I want to apologize to President Obama. But first, some background.
I found out three weeks ago I have cancer. I’m 49 years old, have been married for almost 20 years and have two kids. My husband has his own small computer business, and I run a small nonprofit in the San Fernando Valley. I am also an artist. Money is tight, and we don’t spend it frivolously. We’re just ordinary, middle-class people, making an honest living, raising great kids and participating in our community, the kids’ schools and church.
We’re good people, and we work hard. But we haven’t been able to afford health insurance for more than two years. And now I have third-stage breast cancer and am facing months of expensive treatment.
To understand how such a thing could happen to a family like ours, I need to take you back nine years to when my husband got laid off from the entertainment company where he’d worked for 10 years. Until then, we had been insured through his work, with a first-rate plan. After he got laid off, we got to keep that health insurance for 18 months through COBRA, by paying $1,300 a month, which was a huge burden on an unemployed father and his family.
By the time the COBRA ran out, my husband had decided to go into business for himself, so we had to purchase our own insurance. That was fine for a while. Every year his business grew. But insurance premiums were steadily rising too. More than once, we switched carriers for a lower rate, only to have them raise rates significantly after a few months.
Fortunately for me, I’ve been saved by the federal government’s Pre-existing Condition Insurance Plan, something I had never heard of before needing it. It’s part of President Obama’s healthcare plan, one of the things that has already kicked in, and it guarantees access to insurance for U.S. citizens with preexisting conditions who have been uninsured for at least six months. The application was short, the premiums are affordable, and I have found the people who work in the administration office to be quite compassionate (nothing like the people I have dealt with over the years at other insurance companies.) It’s not perfect, of course, and it still leaves many people in need out in the cold. But it’s a start, and for me it’s been a lifesaver — perhaps literally.
Which brings me to my apology. I was pretty mad at Obama before I learned about this new insurance plan. I had changed my registration from Democrat to Independent, and I had blacked out the top of the “h” on my Obama bumper sticker, so that it read, “Got nope” instead of “got hope.” I felt like he had let down the struggling middle class. My son and I had campaigned for him, but since he took office, we felt he had let us down.
So this is my public apology. I’m sorry I didn’t do enough of my own research to find out what promises the president has made good on. I’m sorry I didn’t realize that he really has stood up for me and my family, and for so many others like us. I’m getting a new bumper sticker to cover the one that says “Got nope.” It will say “ObamaCares.”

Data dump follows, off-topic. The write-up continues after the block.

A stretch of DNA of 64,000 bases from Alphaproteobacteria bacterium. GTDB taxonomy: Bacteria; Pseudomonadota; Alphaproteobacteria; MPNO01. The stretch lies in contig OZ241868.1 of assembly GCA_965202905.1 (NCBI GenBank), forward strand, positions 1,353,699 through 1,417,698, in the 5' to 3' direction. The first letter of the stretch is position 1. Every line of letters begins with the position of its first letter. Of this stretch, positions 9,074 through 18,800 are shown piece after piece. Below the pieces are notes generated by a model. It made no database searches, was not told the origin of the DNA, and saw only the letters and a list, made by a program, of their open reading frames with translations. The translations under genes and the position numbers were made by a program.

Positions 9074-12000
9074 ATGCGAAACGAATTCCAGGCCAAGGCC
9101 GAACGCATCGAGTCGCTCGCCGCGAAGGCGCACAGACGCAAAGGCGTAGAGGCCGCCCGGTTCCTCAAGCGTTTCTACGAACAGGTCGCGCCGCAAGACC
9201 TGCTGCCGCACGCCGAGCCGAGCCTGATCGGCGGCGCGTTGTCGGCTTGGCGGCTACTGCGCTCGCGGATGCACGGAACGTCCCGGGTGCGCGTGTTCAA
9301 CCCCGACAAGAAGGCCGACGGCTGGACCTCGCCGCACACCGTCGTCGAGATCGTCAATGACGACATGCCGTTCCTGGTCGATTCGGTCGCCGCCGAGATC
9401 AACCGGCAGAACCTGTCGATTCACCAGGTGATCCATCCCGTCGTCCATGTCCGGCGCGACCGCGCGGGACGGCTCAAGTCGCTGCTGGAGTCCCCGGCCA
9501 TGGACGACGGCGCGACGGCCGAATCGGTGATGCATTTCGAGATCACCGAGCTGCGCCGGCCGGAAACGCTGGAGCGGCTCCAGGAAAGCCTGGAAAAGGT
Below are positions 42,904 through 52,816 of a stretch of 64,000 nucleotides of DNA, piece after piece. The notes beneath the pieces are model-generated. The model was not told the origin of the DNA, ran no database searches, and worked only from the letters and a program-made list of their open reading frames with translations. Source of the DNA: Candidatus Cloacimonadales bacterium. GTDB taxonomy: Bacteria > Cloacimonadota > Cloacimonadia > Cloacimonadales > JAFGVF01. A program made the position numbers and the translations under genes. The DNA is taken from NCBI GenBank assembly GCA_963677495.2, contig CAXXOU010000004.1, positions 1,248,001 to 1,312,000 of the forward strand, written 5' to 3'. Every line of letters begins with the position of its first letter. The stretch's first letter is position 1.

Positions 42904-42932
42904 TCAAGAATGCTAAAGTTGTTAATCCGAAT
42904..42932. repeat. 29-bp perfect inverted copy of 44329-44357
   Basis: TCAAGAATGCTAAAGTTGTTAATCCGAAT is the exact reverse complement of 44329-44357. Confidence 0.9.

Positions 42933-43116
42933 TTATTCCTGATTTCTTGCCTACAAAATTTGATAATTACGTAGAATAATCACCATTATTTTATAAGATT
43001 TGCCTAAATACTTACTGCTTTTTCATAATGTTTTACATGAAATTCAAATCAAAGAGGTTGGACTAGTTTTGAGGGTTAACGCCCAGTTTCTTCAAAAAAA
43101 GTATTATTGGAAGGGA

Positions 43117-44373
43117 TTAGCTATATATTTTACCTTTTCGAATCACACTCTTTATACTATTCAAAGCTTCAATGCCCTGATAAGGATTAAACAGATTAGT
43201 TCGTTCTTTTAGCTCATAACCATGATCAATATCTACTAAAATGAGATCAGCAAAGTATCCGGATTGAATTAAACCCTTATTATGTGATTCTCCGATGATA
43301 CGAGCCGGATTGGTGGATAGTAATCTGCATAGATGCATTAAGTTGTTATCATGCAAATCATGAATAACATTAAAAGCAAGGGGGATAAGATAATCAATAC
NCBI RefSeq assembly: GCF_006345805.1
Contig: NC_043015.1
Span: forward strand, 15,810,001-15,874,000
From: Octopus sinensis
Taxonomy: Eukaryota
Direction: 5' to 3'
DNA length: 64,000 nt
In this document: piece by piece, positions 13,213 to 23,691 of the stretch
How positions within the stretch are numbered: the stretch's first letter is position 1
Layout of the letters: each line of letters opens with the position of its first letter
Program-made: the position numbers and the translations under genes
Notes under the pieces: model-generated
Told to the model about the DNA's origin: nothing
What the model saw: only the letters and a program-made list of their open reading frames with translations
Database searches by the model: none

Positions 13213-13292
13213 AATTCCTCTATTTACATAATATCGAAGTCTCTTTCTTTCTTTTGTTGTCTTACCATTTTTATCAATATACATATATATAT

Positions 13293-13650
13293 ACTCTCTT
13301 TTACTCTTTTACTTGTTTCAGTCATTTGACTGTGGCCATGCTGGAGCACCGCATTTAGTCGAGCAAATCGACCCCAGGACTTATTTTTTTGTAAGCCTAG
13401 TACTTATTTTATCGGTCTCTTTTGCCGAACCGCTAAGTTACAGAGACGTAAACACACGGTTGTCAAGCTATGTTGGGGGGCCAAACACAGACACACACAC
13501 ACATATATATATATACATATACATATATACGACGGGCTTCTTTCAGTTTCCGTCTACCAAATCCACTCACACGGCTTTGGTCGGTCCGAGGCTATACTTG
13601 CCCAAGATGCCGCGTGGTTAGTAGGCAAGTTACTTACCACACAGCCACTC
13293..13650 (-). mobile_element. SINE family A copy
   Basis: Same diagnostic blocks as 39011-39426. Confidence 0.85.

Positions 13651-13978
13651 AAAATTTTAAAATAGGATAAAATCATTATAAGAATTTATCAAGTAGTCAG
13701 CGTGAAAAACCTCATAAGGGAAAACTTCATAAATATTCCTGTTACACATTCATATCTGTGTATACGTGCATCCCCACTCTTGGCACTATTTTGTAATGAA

As more and more people find out about the benefits of the Patient Protection and Affordable Care Act, Republicans are going to find it difficult to continue the “Repeal Obaaaaahmaacare” siren song. And the fact that health insurers are cutting their lobbying costs because the Department of Health and Human Services has stated that such lobbying costs cannot be counted as providing healthcare is just icing on the cake.
From The People’s View,
Their lobbying scheme didn’t work. They know it and are finally resigning to the fact that health reform is the law of the land and that they are going to have to comply with it. And since they can’t count lobbying costs as providing you with health care, lobbying costs are now in direct competition with shareholder gain. If the insurance companies want to make more money but can’t do it by kicking people off their insurance or counting everything and its mother as a “health care cost,” there are only a few ways of doing it: cut administrative costs (hello, industry lobbyists, hi! Waving atcha!), and raise revenue by attracting more customers in a level playing field.
As many of you know, I have a microprolactinoma (a pituitary tumor). Navigating the health insurance industry over the past 6 years has been a pain in the ass. I’ve wrangled with Blue Shield and I’ve been horrified by Kaiser Permanente, and the experience has left me disheartened, frustrated, and often in tears. I have found myself calculating how much time I will allow for the drugs to work and shrink the damn thing in my brain before I decide to have it surgically removed just so the procedure will be covered by insurance. It’s insane.
No one should be forced to make a significant health decision that includes life-threatening surgery simply because they don’t have the time to let non-surgical options run their course, and they won’t be able to pay for surgery should they need it. So I am very grateful to President Obama for the government’s pre-existing condition insurance plan because when my COBRA runs out, I’m going to need it.[cross-posted at Angry Black Lady Chronicles]